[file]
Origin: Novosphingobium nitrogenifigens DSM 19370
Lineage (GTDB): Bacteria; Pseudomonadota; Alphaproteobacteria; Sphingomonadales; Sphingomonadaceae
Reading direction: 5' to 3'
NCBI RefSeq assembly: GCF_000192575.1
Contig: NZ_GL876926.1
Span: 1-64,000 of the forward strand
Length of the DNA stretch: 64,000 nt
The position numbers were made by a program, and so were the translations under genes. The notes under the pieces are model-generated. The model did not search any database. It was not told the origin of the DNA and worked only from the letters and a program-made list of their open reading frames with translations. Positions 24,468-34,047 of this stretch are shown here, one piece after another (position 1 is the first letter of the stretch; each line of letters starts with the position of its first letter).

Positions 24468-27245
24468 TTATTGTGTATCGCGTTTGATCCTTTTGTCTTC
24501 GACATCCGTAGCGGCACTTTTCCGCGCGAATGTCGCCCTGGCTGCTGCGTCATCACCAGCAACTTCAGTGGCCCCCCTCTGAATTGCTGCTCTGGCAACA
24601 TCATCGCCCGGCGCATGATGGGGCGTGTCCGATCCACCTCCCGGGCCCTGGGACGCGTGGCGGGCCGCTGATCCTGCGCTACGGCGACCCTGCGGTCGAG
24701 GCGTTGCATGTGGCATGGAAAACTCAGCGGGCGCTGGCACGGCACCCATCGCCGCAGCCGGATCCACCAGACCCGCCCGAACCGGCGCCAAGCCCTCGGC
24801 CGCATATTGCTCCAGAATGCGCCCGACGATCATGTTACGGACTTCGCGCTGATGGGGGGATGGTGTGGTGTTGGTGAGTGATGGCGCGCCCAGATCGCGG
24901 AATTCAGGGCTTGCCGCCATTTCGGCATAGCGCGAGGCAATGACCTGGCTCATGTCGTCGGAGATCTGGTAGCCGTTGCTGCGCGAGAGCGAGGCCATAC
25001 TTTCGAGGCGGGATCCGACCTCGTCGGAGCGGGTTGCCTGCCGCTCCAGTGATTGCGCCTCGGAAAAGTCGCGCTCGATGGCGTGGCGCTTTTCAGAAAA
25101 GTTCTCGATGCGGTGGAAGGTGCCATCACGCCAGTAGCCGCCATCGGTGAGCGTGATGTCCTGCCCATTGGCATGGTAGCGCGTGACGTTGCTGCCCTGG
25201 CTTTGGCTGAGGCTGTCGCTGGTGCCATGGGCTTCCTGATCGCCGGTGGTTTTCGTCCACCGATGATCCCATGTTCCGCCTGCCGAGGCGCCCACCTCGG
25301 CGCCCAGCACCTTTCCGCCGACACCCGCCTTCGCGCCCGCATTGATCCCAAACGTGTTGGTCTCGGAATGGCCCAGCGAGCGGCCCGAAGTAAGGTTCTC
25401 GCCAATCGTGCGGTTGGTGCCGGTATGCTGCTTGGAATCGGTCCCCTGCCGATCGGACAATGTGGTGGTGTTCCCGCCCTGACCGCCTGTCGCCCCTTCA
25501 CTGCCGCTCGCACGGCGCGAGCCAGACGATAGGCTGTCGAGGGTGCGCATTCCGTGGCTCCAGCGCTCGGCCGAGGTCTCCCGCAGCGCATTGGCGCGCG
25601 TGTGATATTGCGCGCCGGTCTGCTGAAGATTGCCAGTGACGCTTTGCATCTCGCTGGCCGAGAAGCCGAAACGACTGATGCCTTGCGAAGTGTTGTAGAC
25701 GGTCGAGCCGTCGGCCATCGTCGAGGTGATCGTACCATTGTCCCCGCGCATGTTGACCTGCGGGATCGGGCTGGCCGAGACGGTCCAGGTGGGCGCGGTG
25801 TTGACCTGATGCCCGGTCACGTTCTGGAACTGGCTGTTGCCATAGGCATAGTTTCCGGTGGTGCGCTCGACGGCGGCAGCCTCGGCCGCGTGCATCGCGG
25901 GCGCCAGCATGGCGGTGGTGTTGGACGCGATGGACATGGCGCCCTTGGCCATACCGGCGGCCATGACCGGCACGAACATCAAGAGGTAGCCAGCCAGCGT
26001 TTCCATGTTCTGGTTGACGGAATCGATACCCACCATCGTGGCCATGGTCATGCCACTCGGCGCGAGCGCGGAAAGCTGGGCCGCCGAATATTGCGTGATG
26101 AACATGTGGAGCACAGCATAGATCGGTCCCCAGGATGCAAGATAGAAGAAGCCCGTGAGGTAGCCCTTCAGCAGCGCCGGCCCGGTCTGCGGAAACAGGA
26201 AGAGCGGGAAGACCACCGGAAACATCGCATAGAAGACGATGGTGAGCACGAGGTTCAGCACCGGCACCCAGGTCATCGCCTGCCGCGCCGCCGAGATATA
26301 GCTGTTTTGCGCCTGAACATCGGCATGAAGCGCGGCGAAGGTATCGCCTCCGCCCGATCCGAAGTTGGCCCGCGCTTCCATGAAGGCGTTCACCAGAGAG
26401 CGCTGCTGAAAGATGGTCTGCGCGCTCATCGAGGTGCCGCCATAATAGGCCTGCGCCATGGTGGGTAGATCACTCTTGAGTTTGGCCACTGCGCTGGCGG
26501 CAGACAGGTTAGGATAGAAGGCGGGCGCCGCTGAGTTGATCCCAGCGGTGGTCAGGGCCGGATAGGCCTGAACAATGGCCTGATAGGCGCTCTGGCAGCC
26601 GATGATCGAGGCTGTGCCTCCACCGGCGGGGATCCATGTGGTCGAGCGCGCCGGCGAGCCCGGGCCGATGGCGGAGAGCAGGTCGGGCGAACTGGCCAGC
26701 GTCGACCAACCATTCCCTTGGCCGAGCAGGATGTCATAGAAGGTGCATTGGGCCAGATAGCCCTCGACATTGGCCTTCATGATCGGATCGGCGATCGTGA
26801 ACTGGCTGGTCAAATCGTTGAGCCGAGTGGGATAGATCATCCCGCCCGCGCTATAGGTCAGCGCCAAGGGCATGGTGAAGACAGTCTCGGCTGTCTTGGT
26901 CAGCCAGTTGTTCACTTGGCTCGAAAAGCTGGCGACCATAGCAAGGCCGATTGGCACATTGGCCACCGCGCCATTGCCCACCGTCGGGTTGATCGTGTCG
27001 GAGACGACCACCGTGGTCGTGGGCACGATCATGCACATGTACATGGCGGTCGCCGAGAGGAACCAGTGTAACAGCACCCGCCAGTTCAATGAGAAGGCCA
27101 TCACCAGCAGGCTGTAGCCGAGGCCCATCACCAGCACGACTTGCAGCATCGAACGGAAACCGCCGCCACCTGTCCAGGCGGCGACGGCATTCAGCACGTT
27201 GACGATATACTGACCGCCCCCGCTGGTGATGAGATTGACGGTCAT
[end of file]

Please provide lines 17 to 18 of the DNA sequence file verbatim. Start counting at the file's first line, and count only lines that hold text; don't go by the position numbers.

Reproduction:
25101 GTTCTCGATGCGGTGGAAGGTGCCATCACGCCAGTAGCCGCCATCGGTGAGCGTGATGTCCTGCCCATTGGCATGGTAGCGCGTGACGTTGCTGCCCTGG
25201 CTTTGGCTGAGGCTGTCGCTGGTGCCATGGGCTTCCTGATCGCCGGTGGTTTTCGTCCACCGATGATCCCATGTTCCGCCTGCCGAGGCGCCCACCTCGG